Object-relational mapping continues to be well talked about, including on here. I've knowledge about a couple of approaches and also the issues and compromises. True resolution appears enjoy it requires changes towards the OO or relational models themselves.

If utilizing a functional language, does exactly the same problem present itself? It appears in my experience these too paradigms should fit together much better than OO and RDBMS. The thought of thinking in takes hold an RDBMS appears to mesh with automatic parallelism that functional approaches appear to promise.

Does anybody have interesting opinions or experience? What is the condition of participate in the industry?

I've not done functional-relational mapping, per sé, but I have tried personally functional programming strategies to accelerate use of an RDBMS.

Extremely common to begin with a dataset, perform some complex computation onto it, and keep results, in which the answers are a subset from the original with a lot more values, for instance. The imperative approach dictates that you simply store your initial dataset with extra NULL posts, do your computation, then update the records using the calculated values.

Appears reasonable. The main problem with that's it may end up with slow. In case your computation requires another SQL statement aside from the update query itself, as well as must be completed in application code, you literally need to (re-)look for the records that you're altering following the computation to keep your leads to the best rows.

You will get for this simply by developing a new table for results. By doing this, you can easily always place rather than update. You finish up getting another table, copying the secrets, however, you no more have to waste space on posts storing NULL -- you simply store that which you have. After this you join your leads to one last choose.

I (ab)used an RDBMS by doing this and wound up writing SQL claims that looked mostly such as this...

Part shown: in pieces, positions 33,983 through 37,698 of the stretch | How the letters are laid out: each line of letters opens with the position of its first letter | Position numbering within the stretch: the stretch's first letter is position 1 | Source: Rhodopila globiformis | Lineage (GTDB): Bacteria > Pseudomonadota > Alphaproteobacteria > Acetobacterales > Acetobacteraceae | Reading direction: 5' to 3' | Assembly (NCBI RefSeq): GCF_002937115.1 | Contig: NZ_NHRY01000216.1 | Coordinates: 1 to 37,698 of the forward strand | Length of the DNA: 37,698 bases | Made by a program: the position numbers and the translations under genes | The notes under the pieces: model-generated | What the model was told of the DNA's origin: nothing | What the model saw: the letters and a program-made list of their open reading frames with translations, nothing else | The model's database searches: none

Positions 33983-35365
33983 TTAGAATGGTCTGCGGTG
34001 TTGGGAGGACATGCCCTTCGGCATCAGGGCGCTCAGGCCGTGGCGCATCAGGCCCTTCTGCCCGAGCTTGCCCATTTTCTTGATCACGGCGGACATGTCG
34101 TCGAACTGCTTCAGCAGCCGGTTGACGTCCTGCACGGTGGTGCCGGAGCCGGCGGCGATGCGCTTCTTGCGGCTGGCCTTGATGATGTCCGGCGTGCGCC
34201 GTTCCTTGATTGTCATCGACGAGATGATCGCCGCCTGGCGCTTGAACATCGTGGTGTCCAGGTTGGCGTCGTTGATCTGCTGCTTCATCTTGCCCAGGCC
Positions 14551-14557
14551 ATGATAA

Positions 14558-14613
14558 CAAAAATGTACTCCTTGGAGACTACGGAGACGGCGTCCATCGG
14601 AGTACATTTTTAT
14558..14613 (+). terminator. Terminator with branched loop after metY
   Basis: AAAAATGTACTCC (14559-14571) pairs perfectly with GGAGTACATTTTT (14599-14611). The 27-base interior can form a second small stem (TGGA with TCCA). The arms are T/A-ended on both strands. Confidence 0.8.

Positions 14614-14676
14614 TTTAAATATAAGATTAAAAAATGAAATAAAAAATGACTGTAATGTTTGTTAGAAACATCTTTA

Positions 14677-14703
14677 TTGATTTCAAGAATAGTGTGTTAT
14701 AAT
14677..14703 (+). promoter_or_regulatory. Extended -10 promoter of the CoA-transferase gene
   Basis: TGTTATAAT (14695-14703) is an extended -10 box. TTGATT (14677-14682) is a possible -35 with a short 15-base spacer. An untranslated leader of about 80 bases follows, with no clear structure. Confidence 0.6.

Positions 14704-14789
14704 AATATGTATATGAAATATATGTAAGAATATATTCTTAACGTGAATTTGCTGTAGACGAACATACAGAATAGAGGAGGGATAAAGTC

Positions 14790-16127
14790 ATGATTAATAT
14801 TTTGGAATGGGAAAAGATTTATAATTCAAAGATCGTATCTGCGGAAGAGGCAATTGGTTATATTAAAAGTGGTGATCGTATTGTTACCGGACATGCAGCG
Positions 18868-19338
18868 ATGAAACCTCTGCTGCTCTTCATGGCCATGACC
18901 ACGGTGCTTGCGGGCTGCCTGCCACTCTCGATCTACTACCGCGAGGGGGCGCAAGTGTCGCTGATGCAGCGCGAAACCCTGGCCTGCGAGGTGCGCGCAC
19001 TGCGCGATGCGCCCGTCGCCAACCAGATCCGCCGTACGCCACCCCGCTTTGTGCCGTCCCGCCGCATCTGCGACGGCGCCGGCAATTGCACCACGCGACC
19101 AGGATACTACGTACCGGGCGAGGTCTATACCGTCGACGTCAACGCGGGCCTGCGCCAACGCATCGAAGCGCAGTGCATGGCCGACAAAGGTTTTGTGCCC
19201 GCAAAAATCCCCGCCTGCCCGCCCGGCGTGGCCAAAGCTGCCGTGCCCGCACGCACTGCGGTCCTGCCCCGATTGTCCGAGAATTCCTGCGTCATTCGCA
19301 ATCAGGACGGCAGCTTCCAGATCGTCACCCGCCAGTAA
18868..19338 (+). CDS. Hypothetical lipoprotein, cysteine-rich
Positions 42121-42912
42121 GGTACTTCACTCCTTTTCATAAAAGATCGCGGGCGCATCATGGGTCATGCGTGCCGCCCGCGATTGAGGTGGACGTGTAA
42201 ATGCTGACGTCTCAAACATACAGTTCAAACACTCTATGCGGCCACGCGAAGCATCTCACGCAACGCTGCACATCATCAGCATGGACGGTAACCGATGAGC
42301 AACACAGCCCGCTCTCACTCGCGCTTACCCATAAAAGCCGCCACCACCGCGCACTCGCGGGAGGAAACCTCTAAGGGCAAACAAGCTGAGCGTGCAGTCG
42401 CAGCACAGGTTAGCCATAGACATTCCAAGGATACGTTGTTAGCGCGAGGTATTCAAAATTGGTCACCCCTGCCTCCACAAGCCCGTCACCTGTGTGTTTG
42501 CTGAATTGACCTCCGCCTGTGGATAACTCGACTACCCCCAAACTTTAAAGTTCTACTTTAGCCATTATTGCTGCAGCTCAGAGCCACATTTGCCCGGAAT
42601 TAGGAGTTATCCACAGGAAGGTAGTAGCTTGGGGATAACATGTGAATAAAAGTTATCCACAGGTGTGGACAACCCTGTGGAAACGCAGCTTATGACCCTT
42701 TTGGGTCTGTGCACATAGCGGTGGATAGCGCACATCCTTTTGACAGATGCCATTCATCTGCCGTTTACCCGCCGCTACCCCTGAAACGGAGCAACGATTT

create table temp_foo_1 as select ...;
create table temp_foo_2 as select ...;
create table foo_results as
  select * from temp_foo_n inner join temp_foo_1 ... inner join temp_foo_2 ...;

What this really is basically doing is creating a lot of immutable bindings. The excellent factor, though, is that you could focus on entire sets at the same time. Type of reminds you of languages that allow you to use matrices, like Matlab.

I picture this would also permit parallelism much simpler.

An additional perk is the fact that kinds of posts for tables produced by doing this needn't be specified since they're deduced in the posts they are selected from.

I'd guess functional to relational mapping ought to be simpler to produce and employ than OO to RDBMS. As lengthy while you only query the database, that's. I do not really see (yet) how you could do this database updates without unwanted effects inside a nice way.

The primary problem I see is performance. The modern RDMS are not shipped for use with functional queries, and can most likely behave poorly in a number of cases.

I'd believe that, as Mike pointed out, when the DB ought to be up-to-date, exactly the same concurrency issues need to be faced just like OO world. The running character from the program could maybe be even a bit more problematic compared to object character due to the condition of information, transactions etc from the RDBMS.

However for reading through, the running language may well be more natural with a few problem domain names (because it appears to become no matter the DB)

The running<->RDBMS mapping shouldn't have any large variations to OO<->RDMBS mappings. However I believe that that is dependent a great deal on which type of data types you need to use, if you wish to create a program having a completely new DB schema or to behave against a legacy DB schema, etc..

The lazy brings etc for associations for instance could most likely be implemented quite nicely with a few lazy evaluation -related concepts. (Despite the fact that they may be done quite nicely with OO also)

Edit : With a few searching I discovered HaskellDB (SQL library for Haskell) - that may be really worth trying?

Hard problems of stretching the relational database are extended transactions, data-type mismatches, automated query translation and such things as N+1 Choose which are fundamental problems of departing the relational system and -- for me -- don't change by altering the receiving programming paradigm.